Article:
Nathan Shumate is the editor of Arcane, an anthology highlighting stories from talented up-and-coming dark fiction writers, published by Cold Fusion Media. You can click here to read my review of the anthology, and here for my thoughts on the sampler that preceded it. For today, I had the chance to ask Nathan a few questions about the anthology, dark fiction in general, and short fiction in particular. Enjoy.
Gef: For you, what's the draw towards short stories?
Nathan: Short fiction is a great venue for single-idea stories -- where the point is to explore a discrete situation or sketch a single character. A lot of story ideas simply won't sustain a novel, and that's fine; they're not bad ideas, they're just not as expansive. Short fiction allows a reader to get in, get the nut, and get out.
Gef: Arcane highlights my favorite kind of fiction: dark fiction. What drew you to the more macabre elements of speculative fiction for this anthology?
Nathan: I love dark fiction, too. And in particular, I love ominous fiction, which can be dark without being transgressive or "extreme." I like fiction that evokes a mood rather than showers me with guts. I just find it more entertaining and satisfying to read. So that's what I wanted to publish: an anthology of well-written, evocative fiction which focused on being weird and unsettling instead of gruesome. Gore has its place, but it's place is not the dead center of the spotlight.
Gef: Arcane was initially envisioned as a periodical before becoming an anthology. What was the mitigating factor behind that decision?
Nathan: I got smarter. With the new e-publishing models, it's very possible for a small press to reach an audience which would have been out of its reach just a few years ago, thanks to strictures on breadth of distribution and the costs associated with economies of scale. However, as e-publishing is in its infancy, the information available to practitioners is scarcely comprehensive. One of the facts that emerged from the data in the span after I published the first issue of Arcane as a magazine is that e-publishing success relies on the "long tail" -- the idea that a publication doesn't need to sell stupendous numbers out of the gate, so long as it sells consistently over a longer span. Unfortunately, publishing Arcane as a magazine would have made each successive issue seem "stale" as soon as the next one was out; people can be a lot more excited about an anthology published a year or two back than they can be about back issues of a magazine. The anthology format helps avoid the "disposable" connotation which a magazine can carry.
Gef: How has Arcane differed for you compared to previous editorial stints, namely Arkham Tales? Or is it just another day at the office?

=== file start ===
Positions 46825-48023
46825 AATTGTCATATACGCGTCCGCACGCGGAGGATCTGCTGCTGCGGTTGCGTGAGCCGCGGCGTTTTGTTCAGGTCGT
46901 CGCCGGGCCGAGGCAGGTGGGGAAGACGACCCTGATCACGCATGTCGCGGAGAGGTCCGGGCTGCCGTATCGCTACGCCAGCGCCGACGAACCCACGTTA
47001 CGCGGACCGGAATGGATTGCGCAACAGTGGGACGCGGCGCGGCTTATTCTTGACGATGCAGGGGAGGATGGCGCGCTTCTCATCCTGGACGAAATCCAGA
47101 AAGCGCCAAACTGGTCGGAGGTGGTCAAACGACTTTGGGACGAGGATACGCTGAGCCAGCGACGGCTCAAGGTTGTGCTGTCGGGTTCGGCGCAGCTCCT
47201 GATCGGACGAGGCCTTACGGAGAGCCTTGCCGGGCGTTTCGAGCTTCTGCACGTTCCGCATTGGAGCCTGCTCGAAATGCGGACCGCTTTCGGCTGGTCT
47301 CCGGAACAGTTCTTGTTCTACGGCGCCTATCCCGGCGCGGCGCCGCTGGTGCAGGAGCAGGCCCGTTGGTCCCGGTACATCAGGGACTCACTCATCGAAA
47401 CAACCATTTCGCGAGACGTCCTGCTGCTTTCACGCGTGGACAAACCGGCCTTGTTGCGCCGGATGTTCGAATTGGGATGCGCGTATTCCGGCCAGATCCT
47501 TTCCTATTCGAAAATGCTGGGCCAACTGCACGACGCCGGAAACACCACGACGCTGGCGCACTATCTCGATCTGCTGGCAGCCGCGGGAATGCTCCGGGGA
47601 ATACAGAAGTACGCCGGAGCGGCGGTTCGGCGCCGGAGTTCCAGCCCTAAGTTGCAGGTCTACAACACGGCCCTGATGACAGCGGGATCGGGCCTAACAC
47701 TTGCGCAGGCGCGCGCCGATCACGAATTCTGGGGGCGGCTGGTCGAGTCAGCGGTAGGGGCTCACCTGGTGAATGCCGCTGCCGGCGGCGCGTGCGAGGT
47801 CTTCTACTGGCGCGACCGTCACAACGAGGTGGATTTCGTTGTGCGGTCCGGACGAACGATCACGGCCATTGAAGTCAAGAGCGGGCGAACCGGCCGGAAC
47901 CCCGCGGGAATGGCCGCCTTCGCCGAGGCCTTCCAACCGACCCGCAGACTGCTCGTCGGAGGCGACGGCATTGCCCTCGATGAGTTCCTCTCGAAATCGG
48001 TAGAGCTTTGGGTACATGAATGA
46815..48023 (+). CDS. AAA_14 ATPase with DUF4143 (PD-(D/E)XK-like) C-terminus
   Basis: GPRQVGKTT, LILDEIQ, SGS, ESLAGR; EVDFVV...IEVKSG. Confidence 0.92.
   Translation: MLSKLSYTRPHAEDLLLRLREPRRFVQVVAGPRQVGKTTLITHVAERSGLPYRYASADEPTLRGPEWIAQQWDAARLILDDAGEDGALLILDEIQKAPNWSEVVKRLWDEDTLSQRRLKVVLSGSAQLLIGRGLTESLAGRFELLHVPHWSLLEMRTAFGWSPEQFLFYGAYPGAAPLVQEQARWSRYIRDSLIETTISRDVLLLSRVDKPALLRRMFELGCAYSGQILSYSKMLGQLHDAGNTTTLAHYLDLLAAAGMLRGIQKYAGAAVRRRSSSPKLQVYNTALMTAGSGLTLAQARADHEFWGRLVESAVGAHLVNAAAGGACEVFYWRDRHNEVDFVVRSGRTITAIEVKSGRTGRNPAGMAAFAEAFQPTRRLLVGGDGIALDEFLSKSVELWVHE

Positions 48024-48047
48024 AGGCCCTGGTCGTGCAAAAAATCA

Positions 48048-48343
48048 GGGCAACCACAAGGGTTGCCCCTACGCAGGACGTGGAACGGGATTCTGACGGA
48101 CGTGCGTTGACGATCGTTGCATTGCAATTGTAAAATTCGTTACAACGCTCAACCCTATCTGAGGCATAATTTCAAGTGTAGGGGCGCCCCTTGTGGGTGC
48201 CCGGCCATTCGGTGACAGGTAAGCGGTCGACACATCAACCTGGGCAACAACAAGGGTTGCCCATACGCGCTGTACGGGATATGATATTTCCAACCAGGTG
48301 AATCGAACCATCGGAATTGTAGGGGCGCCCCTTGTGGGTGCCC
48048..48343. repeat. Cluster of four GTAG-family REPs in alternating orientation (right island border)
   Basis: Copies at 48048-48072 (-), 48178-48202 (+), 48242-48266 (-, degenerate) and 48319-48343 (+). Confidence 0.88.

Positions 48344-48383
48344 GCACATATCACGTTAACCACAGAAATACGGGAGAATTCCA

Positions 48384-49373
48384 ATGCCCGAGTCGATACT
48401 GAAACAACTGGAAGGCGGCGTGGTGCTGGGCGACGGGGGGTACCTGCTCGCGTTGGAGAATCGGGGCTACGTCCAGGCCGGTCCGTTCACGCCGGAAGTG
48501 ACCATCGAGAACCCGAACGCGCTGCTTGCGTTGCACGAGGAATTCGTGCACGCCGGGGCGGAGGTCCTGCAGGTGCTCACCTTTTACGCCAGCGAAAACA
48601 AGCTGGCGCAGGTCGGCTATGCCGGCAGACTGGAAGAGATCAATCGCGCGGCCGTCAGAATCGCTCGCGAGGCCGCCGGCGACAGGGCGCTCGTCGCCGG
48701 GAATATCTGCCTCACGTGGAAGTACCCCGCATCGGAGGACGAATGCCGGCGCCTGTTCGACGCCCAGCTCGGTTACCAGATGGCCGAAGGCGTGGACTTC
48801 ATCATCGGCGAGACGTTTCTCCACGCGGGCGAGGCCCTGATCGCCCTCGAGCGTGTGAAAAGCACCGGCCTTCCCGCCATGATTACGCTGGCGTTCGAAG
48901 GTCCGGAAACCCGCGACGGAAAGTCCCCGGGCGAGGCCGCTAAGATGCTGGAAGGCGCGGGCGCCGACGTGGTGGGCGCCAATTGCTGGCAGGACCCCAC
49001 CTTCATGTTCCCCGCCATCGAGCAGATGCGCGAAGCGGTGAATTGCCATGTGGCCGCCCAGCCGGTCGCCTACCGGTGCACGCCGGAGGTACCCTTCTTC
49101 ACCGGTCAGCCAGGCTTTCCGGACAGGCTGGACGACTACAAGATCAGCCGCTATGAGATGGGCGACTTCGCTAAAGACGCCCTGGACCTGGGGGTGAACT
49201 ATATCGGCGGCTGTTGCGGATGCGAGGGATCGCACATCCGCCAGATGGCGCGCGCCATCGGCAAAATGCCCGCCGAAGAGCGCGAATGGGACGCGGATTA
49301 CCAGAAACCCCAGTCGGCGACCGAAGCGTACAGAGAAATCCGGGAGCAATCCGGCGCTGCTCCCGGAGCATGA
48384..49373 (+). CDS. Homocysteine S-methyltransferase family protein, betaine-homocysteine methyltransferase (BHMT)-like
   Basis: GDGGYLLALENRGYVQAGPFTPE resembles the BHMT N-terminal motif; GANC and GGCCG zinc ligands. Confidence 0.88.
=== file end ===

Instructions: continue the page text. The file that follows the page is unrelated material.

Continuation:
Nathan: Well, the difference between the two mentioned is very little, aside from the name; for the last three issues of its run, Arkham Tales was owned by an outside publisher, with me staying on as editor. When it folded (and the publisher subsequently declared bankruptcy), I decided that there were too many legal hassles trying to take Arkham Tales back, so I decided to start another venue with an intentionally similar name. The only real difference in the editorial requirements is that I'm not as overtly inviting to Lovecraft-influenced fiction with Arcane, mainly because I found out from Arkham Tales' slushpile that there's a lot of really, really bad Mythos fiction out there.
Gef: As a guy who has become a fan of the weird western lately, I noticed a few stories in Arcane that fit nicely in that genre. Is that a particular favorite of yours, or was it just that they got included on account of the quality of each story?
Nathan: It just so happened that more than one excellent story with that "weird western" vibe crossed the transom while I was putting Arcane together. I like westerns too, both weird and traditional, but I honestly hadn't even noticed that more than one story in the anthology shared that flavor; I was just focused on quality of storytelling.
Gef: In the introduction to Arcane, you mentioned how themed anthologies can sometimes fence in authors and fail to impress. But is something like that you're open to in the future with the Arcane label?
Nathan: I think that the Arcane series of anthologies will continue to showcase an eclectic mix of dark and weird fiction, without any "special theme volumes" in the future. However, I'm not entirely opposed to thematically linked collections; by the end of the year, Cold Fusion Media will publish SPACE ELDRITCH, a collection of Lovecraftian pulp space opera novelettes from a team of hand-picked authors. I think that's as specific as I'll ever get in putting together a book, though; there are plenty of other small press operations out there who plan extra-specific anthologies, "gay vampire/werewolf erotica set during the JFK administration" or whatnot.
Gef: There's a second Arcane anthology on the drawing board. What should readers of the first anthology expect from the second? A continued focus on dark fiction in all its varied forms, or do you have a different game plan in mind?
Nathan: What is this "game plan" of which you speak? No, the second Arcane anthology will be much the same as the first -- that is, well-written tales whose only similarity is a focus on intriguing "weird fiction." So if you liked the first one, you'll like the second. And if you didn't like the first one, there still might be plenty to enjoy in the second.